Before you read this section, make sure you understand the concepts described in Distributed Processing
In some of your projects, you might need to match datums from multiple data repositories to process, join, or aggregate. For example, you might need to process multiple records that correspond to a certain user, experiment, or device together. In these scenarios, you can use the following approach:
- Create a pipeline that groups all of the records for a specific key and index.
- Create another pipeline that takes that grouped output and performs the merging, joining, or other processing for the group.
You can use these two data-combining pipelines for merging or grouped processing of data from various experiments, devices, and so on. You can also apply the same pattern to perform distributed joins of tabular data or data from database tables. For example, you can join user email records together with user IP records on the key/index of a user ID.
You can parallelize each of the stages across workers to scale with the size of your data and the number of data sources that you want to merge.
Tip: If your data is not split into separate files for each record. In these cases, you can split it automatically as described in Splitting Data for Distributed Processing to prepare your data for this sort of distributed merging.
Grouping the records that need to be processed together¶
In this example, you have two repositories
with JSON records.
These repositories may correspond to two experiments, two geographic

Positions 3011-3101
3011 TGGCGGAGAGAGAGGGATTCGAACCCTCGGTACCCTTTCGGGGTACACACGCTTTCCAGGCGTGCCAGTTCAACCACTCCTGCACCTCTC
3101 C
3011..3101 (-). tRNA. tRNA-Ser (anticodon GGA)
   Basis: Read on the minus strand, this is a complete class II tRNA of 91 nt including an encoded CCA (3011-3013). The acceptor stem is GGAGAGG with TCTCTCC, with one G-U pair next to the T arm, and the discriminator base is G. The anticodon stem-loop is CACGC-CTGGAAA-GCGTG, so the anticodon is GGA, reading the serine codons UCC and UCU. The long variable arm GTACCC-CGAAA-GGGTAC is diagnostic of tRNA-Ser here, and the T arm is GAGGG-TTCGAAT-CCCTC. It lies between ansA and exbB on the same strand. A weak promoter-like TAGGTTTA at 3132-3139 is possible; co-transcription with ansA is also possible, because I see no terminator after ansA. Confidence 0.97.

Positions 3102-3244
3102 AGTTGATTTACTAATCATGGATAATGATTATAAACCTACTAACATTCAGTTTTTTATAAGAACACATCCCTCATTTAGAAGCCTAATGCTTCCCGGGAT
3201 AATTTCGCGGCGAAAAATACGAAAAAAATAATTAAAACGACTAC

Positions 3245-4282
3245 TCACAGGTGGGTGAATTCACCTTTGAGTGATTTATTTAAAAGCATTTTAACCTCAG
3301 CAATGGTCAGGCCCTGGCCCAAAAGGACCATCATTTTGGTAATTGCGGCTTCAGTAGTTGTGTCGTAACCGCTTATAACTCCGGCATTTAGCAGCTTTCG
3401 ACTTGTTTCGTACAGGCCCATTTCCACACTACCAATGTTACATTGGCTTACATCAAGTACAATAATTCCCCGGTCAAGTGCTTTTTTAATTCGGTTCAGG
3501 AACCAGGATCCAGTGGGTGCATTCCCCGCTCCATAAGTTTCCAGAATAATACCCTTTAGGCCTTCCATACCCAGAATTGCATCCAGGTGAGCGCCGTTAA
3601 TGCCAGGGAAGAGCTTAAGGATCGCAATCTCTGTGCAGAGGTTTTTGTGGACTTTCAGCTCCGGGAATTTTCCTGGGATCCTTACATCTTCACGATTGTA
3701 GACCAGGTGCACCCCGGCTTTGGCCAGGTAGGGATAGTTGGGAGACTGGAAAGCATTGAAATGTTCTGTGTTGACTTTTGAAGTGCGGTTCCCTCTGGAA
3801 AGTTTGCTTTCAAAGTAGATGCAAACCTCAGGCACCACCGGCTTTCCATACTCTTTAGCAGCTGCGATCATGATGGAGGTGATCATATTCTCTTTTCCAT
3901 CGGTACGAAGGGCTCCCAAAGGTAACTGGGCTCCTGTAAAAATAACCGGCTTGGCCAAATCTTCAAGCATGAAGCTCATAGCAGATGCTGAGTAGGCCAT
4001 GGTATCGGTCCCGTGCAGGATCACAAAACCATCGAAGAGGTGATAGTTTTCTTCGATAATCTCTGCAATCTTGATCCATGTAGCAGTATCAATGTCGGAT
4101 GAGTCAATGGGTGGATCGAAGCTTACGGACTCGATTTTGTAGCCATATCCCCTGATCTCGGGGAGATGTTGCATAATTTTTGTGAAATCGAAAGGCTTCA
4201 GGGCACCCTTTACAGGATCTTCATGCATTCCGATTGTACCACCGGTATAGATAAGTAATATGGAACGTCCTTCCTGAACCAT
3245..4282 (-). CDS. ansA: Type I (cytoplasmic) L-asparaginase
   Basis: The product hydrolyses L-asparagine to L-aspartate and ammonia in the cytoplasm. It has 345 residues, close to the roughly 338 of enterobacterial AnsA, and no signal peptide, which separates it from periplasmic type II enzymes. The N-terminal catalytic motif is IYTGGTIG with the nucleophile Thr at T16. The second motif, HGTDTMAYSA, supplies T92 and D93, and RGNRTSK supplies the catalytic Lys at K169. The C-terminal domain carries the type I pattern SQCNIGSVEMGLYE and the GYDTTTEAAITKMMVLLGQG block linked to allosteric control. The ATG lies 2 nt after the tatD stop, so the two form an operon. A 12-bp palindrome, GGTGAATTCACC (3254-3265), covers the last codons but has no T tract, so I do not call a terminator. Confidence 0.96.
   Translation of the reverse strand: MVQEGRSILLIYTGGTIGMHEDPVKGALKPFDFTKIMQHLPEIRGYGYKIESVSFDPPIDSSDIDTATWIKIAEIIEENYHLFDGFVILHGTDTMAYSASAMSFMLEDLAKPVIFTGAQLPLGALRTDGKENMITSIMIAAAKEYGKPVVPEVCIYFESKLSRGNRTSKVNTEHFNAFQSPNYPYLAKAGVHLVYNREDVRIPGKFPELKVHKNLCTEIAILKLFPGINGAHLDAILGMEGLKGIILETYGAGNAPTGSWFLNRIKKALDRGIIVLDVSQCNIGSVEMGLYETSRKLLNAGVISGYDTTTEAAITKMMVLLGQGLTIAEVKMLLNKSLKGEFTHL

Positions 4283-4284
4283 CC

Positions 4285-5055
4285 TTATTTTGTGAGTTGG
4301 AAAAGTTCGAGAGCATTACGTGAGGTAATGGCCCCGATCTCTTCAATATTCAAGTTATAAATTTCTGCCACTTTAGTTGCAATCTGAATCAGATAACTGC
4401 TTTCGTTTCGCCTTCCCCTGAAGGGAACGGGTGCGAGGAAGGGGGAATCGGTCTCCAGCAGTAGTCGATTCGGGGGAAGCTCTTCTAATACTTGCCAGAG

regions, two different devices that generate data, or other.
A has the following structure:
$ pachctl list file A@master NAME TYPE SIZE 1.json file 39 B 2.json file 39 B 3.json file 39 B
B has the following structure:
$ pachctl list file B@master NAME TYPE SIZE 1.json file 39 B 2.json file 39 B 3.json file 39 B
If you want to process
B/1.json to merge
their contents or otherwise process them together, you need to
group each set of JSON records into respective datums that
the pipelines that you create in
Processing the grouped records
can process together.
The grouping pipeline takes a union of
B as inputs,
each with glob pattern
/*. As the pipeline processes a JSON file,
the data is copied to a folder in the output corresponding to the
key and index for that record. In this example, it is just the
number in the file name. Pachyderm also renames the files to
unique names that correspond to the source:
/1 A.json B.json /2 A.json B.json /3 A.json B.json
When you group your data, set the following parameters in the pipeline specification:
- In the “pfs” section, set
"empty_files": trueto avoid unnecessary downloads of data.
- Use symlinks to avoid unnecessary uploads of data and unnecessary data duplication.
For more information, read about copy elision in Data Management.
Processing grouped records¶
After you group the records together by using the grouping pipeline, use
the pipeline in this section on the
group repository. This pipeline
as input with a glob pattern of
/*. By using the glob pattern of
the pipeline can process each grouping of records in parallel.
The second pipeline performs merging, aggregation, or other processing on the respective grouping of records. It can also output each respective result to the root of the output directory:
$ pachctl list file merge@master NAME TYPE SIZE result_1.json file 39 B result_2.json file 39 B result_3.json file 39 B